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In a web application I'm writing for an existing database I need to calculate the difference between now and a timestamp stored in the database (in a text field, it's stupid, I know). Here's my sqlalchemy Ban class and the relevant method.

class Ban(base):
    __tablename__= 'bans'

    id= Column('banID', Integer, primary_key=True)
    unban_timestamp= Column('UNBAN', Text)
    banned_steamid= Column('ID', Text, ForeignKey('rp_users.steamid'))
    banned_name= Column('NAME', Text)
    banner_steamid= Column('BANNER_STEAMID', Text, ForeignKey('rp_users.steamid'))
    banner_name= Column('BANNER', Text)
    reason= Column('REASON', Text)

    def unbanned_in(self, mode):
        if self.unban_timestamp == '0':
            return 'Never'
        else:
            now= datetime.datetime.utcnow()
            time= datetime.datetime.fromtimestamp(int(self.unban_timestamp))
            if now > time:
                return 'Expired'
            else:
                remaining= time - now
                if mode=='readable':
                    return remaining
                elif mode=='int':
                    return str(remaining.seconds).zfill(10)

I need both the integer and the pretty string representations because I'll be presenting this in a html table and javascript needs a simple way to sort it. The problem I'm facing is that the integers and strings are not matching up, as you can see in this screenshot here:

example html table

if anyone can make sense of why the output is so screwed up that would be appreciated! if there's any more information that you need to answer my question I'll gladly add it.

edit

for the record at the top of the screenshot the unbanned_in timestamp is 1320247970 if I run that through my function this is the result I get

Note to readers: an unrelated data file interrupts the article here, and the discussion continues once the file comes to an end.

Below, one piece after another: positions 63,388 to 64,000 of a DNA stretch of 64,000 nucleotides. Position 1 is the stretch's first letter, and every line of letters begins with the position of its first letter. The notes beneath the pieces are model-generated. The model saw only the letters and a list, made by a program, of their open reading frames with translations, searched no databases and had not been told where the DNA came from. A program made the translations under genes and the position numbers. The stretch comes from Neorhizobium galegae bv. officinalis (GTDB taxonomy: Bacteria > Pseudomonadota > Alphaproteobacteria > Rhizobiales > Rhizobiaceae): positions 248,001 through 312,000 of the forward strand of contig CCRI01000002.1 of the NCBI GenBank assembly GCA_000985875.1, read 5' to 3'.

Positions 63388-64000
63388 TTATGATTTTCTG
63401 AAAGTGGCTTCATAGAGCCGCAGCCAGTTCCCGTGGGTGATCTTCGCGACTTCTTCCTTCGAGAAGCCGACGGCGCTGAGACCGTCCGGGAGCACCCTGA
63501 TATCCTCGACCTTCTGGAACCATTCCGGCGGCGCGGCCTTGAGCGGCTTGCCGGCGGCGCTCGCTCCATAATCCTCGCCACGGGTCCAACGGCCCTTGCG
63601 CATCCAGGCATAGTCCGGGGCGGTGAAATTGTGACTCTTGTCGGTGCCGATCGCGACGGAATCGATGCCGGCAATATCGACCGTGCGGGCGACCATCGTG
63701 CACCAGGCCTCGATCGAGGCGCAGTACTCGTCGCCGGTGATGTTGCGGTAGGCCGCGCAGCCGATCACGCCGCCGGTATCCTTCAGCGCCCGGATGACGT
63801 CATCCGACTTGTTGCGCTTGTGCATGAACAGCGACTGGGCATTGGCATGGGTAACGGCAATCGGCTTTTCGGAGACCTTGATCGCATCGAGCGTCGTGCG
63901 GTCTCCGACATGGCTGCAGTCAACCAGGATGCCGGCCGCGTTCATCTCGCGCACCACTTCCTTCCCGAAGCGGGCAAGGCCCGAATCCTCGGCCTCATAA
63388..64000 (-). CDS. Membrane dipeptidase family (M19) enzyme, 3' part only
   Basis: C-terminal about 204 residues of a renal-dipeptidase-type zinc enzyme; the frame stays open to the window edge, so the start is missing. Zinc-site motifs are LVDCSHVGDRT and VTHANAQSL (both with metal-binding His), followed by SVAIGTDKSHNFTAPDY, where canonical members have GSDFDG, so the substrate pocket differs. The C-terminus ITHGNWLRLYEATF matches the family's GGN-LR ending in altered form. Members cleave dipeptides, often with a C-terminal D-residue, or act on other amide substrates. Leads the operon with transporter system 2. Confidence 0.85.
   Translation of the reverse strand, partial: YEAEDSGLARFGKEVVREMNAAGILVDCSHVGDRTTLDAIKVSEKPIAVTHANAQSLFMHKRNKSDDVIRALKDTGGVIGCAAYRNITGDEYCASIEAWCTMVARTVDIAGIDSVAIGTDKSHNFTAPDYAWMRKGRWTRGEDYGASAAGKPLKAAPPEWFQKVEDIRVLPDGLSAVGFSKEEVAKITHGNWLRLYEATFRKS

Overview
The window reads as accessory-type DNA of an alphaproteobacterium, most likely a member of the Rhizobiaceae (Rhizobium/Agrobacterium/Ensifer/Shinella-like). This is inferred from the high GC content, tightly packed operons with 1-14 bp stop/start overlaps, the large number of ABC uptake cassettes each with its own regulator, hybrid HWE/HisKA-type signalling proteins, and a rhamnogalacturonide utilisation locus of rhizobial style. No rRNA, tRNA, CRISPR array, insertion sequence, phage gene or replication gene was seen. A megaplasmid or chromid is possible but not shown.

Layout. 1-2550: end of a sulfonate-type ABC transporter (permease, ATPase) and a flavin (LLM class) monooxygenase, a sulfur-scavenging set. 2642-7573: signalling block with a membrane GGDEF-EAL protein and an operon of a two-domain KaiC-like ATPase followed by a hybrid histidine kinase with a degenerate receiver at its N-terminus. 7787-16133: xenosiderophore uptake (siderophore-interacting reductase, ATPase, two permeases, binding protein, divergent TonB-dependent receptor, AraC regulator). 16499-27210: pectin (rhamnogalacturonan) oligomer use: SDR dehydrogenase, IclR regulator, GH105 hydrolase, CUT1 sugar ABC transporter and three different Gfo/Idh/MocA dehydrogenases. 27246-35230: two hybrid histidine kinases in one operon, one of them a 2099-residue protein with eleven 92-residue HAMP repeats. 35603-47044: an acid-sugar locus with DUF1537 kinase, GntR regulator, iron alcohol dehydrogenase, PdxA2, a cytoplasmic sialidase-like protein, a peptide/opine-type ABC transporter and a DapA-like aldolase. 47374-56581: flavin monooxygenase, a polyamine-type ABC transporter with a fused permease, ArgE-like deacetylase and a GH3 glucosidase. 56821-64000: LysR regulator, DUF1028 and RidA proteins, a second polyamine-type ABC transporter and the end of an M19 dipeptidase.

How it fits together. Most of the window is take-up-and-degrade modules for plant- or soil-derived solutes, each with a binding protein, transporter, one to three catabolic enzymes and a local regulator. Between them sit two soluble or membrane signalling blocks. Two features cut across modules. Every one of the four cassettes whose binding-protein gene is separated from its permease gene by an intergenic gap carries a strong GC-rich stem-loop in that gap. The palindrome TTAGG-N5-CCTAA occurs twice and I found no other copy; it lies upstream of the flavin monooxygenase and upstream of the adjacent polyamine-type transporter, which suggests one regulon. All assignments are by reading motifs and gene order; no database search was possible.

>>> ban = session.query(db.Ban).filter_by(id=3783).one()
>>> print ban.unbanned_in('int'), ban.unbanned_in('readable')
0000049044 2 days, 13:37:24.179045
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"so screwed up"? Please be specific on what -- specifically -- you find "screwed up". If there's any way to produce a simple text listing of the values (not a screen shot) then that would be much appreciated. –  S.Lott Oct 31 '11 at 9:36

2 Answers 2

up vote 2 down vote accepted

If you want to get the number of seconds between time and now, use

remaining.days * 24 * 3600 + remaining.seconds instead of just remaining.seconds

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Thankyou, that's the fixed it! –  H4Z3Y Oct 31 '11 at 10:04

The output is screwed up because your calculation to convert a number of seconds to days, hours, minutes and seconds is wrong. Since you didn't post that bit of code that's all I can say, but note that there are 86400 seconds in a day and all of the counts of seconds you output are smaller than this.

The values you output for hours, minutes and seconds look fine, just your calculation for days is wrong.

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the line return remaining is what converts it, that's effectively running str(datetime.timedelta) –  H4Z3Y Oct 31 '11 at 10:01

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